• A good amount of the neurological effects from celiac are also related to nutrient deficiencies caused by malabsorbtion from damaged intestines and the fact that most gluten-free foods are not fortified and your net eating many grains. You sound good about the CC and everything and seem to be taking percations goods, I still use freezer paper for a clean safe work surface even in my gluten free home lol. Anyway top things to look for and consider are magnesium and B vitamin deficiencies . I take my in a drink to avoid pills and the sublingual forms are more easily absorbed by the body. I normally suggest 2 brand or forms of magnesium and you need to find the one that works for you there. They are Natural Vitality Calm, a magnesium citrate in a powder, you add it to a warm drink let it fizz and drink it. Magnesium citrate can be a bit harsh on some peoples guts, I suggest you start off with 1/4 tsp and work your way up to the full dose over a week, if you get D then your taking too much and need to back down or the citrate version might be too rough for you. In which case I suggest Doctors Best, bit more off tasting and mixes best with a juice but with the powdered form of it you do not have to worry about digestion issues, I just found the citrate to seem to help with my nerve issues more. B Vitamins, I take Liquid Health Stress & Energy and the Neurological Support, I take 1 tbsp of each 2-3 times a day before meals. Really helps with everything and being in liquid forms I just add to tea and drink it. There are many other vitamins to look into and we each have ones we have issues with more then others, getting tested might help, NOTE magnesium and B vitamins sometimes show normal but you will still find you need supplementation...bit of a odd thing I found. Yeah the neurological effects are  huge thing with me as my issues with this disease cause my immune system to attack my nervous system and brain....accumulated brain and nerve damage over the years. Had a whole mental trauma issues with them, my gastro issues back then were mostly just constipation. NOW days I get the Vomiting, D, gas, bloat, and then constipation for a week along with neurological issues which NOW if I get exposed to eating straight gluten (happened twice in 3 years to this extent) I loose motor control and collapse unable to move, normally while vomiting violently to the point of blood coming up (this was what happened last June 2016 after eating out).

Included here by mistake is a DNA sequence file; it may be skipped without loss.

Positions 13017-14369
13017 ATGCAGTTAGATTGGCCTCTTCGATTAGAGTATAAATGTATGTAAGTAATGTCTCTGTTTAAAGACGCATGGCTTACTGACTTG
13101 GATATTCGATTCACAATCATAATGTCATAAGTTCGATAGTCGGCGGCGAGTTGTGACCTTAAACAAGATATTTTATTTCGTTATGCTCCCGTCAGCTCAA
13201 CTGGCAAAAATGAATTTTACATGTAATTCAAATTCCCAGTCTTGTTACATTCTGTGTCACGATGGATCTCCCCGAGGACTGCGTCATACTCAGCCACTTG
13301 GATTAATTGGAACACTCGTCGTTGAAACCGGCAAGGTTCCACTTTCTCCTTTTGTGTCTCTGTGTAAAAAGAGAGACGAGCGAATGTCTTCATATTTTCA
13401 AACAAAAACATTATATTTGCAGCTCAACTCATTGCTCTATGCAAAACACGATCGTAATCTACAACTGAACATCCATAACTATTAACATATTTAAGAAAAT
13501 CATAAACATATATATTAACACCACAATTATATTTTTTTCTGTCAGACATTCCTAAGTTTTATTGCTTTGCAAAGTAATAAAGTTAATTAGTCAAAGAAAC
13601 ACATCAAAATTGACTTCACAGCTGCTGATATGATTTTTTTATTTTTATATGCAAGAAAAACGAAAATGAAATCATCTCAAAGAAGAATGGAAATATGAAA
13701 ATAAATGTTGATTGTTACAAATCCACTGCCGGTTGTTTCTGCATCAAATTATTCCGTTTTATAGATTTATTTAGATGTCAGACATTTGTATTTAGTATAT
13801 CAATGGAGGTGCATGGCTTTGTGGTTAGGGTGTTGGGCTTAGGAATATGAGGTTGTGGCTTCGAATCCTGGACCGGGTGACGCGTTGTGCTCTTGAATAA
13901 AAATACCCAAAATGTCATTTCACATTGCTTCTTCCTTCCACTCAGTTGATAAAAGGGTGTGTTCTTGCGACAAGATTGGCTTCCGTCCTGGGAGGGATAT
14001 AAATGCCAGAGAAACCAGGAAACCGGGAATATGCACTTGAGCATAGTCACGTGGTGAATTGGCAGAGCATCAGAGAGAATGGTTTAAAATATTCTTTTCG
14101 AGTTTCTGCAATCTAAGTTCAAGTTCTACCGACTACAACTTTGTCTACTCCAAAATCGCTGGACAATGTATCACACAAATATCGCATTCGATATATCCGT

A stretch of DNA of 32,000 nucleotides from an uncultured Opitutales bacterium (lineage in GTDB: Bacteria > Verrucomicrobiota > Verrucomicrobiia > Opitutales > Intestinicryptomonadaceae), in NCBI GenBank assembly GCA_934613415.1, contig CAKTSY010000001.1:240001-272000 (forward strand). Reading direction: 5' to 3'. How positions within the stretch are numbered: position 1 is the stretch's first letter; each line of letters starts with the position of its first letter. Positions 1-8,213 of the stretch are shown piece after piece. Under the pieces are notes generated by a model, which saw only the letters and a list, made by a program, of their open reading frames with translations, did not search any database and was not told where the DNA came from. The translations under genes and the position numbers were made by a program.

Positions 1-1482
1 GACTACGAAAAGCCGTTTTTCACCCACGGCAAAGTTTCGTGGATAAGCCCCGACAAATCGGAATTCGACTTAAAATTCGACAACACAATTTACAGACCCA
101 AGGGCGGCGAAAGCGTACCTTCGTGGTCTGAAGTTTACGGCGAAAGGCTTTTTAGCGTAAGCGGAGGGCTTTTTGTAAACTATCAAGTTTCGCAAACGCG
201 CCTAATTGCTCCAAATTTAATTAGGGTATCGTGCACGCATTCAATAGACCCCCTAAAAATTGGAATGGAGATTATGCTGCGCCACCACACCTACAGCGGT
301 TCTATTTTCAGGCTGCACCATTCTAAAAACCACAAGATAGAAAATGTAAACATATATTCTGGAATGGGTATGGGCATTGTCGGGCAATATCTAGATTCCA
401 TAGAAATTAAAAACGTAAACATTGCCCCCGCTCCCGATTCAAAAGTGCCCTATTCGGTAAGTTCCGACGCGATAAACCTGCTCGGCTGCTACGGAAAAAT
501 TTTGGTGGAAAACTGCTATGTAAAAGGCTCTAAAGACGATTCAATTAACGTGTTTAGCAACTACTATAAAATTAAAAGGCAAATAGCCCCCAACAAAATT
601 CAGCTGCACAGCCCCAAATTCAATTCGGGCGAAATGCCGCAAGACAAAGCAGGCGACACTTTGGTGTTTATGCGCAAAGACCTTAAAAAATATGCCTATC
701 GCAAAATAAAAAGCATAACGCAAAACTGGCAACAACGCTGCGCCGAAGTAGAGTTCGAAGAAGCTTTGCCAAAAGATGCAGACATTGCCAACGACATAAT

• Started thinking the only cereal I allow in my house is Vans, they have a cinnamon one that is like a captain crunch with cinnamon, and a strawberry O type that I keep in stock for a friend that comes over sometimes and for my cousins littler girls who I end up babysitting sometimes. There was a coconut flake (corn flake knock) off I used to eat, but the company discontued it. There is a stuff called progranola from julians bakery made without grains that looks great but is a bit expensive at $9 a bag.
    • I would add your pharmacist to that that list and double check when getting a script filled that they checked to make sure it is safe. You will also need to tell any romatic partners as if they are gluten consumers they should brush their teeth before any kissing.
  • Upcoming Events